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Answer, treaty and prevention of Nuclear weapons proliferation.

Treaty obligations as the US and South Korea maintain a mutual defence pact.
And believe it or not the US has used that to prevent the South Koreans from invading the North.

South Korea has the technology, economics and egg heads to launch a rapid development program for indigenous Nuclear weapons in side a very fast window. However if the ROK went Nuclear then other states in the region would go nuclear. A nuclear arms race is something that the US wants to prevent.

Bonus round The Chinese conundrum. The PRC believes that the US wants to keep based on it's boarders, there may be a degree of truth to that. At the same time the US views the Chinese relationship to the North Koreans as a potential issue of war started. IE of the North started losing would the PRC who has a Mutual defence history with the DPRK step in? (Rhetorical question don't answer)

Point of the article quoted by yourself however comes into play. The FORK in a conventional war should by all counts loose.
However if that is the case and the Kim Clan has to know that to be the case. Then they have to know what the likely end of the Clan would look like. The end of a rope or high velocity lead injections. So from the Kim Clan perspective of war started what is there to loose? The DPRK has stockpiled Chemical weapons has rumored biological weapons programs and know nuclear technologies. There chemical weapons are warhead capable, they claim there nuclear weapons are miniaturized for warhead use (debatable) even without missiles though the can use other means of deployment (IE Subs, boats, Aircraft, A truck) if in the case of collapse of the DPRK. There is a high likelihood of those weapons either being ordered to be deployed for scorched earth operations. Or disappearing into the international black market. To date the South Koreans have had limited deployment of Anti ballistic missile defense systems. All naval. The US deployed THAAD as the South Koreans have no land based ABM of there own.
Of course the deployment of THAAD has the Chinese government miffed. Even if the US outright sold the Deployed units to the ROK the PRC would still be angry. More it's boiler plate then actual threat. The missile of the THAAD cannot reach into the PRC or Russia. And the Radar range doesn't prove deep enough into the PRC to actually effect there operations or probe beyond what is already probed.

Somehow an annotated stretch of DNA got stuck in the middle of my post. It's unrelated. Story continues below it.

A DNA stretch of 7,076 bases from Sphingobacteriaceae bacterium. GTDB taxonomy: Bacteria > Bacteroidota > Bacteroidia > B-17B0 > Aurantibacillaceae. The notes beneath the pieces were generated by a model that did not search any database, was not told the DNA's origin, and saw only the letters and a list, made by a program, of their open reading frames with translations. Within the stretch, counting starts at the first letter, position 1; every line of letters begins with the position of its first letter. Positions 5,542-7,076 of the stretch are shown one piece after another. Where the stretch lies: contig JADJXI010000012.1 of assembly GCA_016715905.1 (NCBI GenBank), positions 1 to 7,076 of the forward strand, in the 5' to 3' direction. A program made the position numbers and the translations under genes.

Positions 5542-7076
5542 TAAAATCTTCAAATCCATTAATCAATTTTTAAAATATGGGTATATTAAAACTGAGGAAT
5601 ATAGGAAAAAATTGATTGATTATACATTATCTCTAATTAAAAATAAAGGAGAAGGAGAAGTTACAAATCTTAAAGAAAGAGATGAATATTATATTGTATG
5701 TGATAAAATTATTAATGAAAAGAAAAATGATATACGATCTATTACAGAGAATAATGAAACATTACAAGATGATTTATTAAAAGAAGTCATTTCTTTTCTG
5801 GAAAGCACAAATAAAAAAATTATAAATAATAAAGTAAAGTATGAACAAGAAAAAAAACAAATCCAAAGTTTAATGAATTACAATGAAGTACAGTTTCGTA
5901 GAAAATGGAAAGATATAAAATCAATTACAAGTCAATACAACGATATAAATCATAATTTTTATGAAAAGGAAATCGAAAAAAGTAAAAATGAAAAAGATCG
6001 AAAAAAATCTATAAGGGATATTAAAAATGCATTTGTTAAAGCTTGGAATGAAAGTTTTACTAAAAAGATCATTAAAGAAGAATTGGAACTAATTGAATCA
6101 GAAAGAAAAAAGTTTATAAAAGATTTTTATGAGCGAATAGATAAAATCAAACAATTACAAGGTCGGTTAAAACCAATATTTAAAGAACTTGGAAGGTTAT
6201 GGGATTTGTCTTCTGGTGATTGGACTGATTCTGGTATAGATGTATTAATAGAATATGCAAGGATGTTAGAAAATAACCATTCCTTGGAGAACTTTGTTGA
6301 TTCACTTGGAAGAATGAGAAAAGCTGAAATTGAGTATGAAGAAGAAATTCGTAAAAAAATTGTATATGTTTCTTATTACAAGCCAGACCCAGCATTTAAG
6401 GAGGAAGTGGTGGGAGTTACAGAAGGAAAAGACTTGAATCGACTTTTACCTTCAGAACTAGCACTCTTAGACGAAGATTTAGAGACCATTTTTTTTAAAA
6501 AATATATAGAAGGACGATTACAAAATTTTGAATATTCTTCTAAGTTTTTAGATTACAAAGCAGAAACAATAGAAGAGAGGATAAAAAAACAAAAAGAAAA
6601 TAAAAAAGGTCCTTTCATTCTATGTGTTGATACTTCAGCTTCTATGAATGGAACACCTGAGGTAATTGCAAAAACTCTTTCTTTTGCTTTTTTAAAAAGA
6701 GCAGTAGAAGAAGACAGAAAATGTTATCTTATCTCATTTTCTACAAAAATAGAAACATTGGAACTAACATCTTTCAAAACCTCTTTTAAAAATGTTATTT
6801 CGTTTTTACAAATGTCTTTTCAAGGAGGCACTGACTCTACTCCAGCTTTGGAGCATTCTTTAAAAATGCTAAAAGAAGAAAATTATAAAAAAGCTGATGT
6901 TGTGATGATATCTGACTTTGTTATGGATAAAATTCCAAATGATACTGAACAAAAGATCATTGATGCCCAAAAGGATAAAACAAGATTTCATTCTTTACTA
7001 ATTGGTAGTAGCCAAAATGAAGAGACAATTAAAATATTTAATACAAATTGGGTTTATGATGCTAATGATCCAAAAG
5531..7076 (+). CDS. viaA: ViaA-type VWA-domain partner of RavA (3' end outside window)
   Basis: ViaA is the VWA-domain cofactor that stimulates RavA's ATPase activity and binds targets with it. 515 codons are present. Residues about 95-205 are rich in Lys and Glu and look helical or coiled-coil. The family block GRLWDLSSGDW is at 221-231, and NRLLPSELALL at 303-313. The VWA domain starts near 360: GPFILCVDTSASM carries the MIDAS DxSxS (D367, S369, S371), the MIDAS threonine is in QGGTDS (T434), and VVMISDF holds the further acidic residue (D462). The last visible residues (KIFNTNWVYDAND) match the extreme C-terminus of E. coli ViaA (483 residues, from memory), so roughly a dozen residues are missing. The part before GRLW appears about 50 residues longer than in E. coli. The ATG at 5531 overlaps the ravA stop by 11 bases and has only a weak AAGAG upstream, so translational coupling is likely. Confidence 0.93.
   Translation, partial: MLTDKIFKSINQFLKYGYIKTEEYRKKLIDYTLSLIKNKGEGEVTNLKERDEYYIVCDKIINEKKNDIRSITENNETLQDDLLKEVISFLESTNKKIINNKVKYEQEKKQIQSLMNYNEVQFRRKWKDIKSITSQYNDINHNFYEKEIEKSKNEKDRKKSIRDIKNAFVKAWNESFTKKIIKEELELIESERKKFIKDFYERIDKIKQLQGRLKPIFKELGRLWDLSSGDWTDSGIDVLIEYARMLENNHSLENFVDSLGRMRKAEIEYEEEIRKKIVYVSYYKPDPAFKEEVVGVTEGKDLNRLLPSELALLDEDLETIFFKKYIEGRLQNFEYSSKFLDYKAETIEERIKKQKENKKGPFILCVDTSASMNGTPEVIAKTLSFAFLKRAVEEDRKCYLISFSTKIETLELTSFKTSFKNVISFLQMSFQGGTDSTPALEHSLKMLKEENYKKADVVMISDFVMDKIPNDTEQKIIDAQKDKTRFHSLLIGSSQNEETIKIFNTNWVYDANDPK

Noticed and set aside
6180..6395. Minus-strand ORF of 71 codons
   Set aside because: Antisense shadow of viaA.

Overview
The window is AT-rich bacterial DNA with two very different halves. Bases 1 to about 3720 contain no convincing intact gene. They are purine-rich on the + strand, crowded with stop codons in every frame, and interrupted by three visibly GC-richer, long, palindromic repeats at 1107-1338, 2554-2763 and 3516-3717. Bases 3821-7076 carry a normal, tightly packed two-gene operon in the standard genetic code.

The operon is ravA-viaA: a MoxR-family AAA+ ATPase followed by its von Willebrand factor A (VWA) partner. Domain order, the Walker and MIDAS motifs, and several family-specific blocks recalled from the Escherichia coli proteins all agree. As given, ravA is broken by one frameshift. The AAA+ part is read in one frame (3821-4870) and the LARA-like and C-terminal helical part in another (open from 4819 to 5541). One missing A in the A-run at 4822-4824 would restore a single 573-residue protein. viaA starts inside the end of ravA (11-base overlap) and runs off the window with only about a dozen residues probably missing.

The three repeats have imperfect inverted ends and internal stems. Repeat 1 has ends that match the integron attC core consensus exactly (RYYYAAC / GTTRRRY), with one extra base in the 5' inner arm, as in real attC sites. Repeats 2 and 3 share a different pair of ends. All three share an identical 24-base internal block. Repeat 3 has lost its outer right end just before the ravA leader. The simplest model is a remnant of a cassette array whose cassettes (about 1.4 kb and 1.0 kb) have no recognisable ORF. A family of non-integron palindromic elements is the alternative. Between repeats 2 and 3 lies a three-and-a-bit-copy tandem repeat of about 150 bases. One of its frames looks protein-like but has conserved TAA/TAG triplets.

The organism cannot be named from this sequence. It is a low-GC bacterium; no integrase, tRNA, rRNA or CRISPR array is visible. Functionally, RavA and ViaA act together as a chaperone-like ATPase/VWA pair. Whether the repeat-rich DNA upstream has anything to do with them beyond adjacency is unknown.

Thanks for the reply, and your thoughts are definitely mainstream. You basically said US shouldn't rely on RoK to defend itself against DPRK, because of treaty obligation and prevention of nuclear weapons proliferation. Let's examine those two points.

US mutual defense pact with RoK was made when South Korea couldn't defend itself against the DPRK. That was then. Today, the situation is 180-degrees different. South Korea has over 50 million people, compared with North Korea's 25 million. RoK's GDP is about $2 trillion a year, versus around $40 billion for the DPRK. The South has a high-tech, first world military lined up against a low-tech, third world force using mainly obsolete equipment. The point is RoK is more than capable of defending itself against the North, and no longer needs American ground troops to fight for it. The treaty should be amended to US providing nuclear umbrella and maybe air support for a limited time (a decade?) only.

This brings us to nuclear proliferation, and epic fail is how I'd describe it. Least we forget, the two top regimes Washington wanted to keep nuclear weapons away from are North Korea and Iran, not South Korea and Japan. So how did that go? According to most news reports I've seen, North Korea already has about 10 to 20 nuclear weapons, and President Obama made a treaty with Iran that allows it to have nuclear weapons in about 10 years. How's that for preventing nuclear proliferation from rogue regimes? So, having failed to prevent our enemies from acquiring nukes, the game is to make sure our friends don't get them for defense? Really? Maybe it's time to revisit the topic?

Jeff Head

Staff member
Super Moderator

Jeff Head

Staff member
Super Moderator
...and not to discount our Coastie brethren, the sixth Legend Class cutter, WMSL-755, USCGC Munroe, just finished acceptance trials:


While the 7th, USCGC Kimball, WMSL-756, was just christened and launched:


Jeff Head

Staff member
Super Moderator
Last but not least this evening. Let's not forget that the 11th San Antonio Class, USS Portland, LPD-27, was launched several weeks ago:


...and with the Tripoli having been launched just recently (the 2nd America class) which is optimized for the F-35B, the US Navy is not slacking off either:



The US Navy is modernizing its fleet. Look at all the active classes being built simuktanoeuosly all over the country:

Ford Class CVN
Zumwalt Class DDG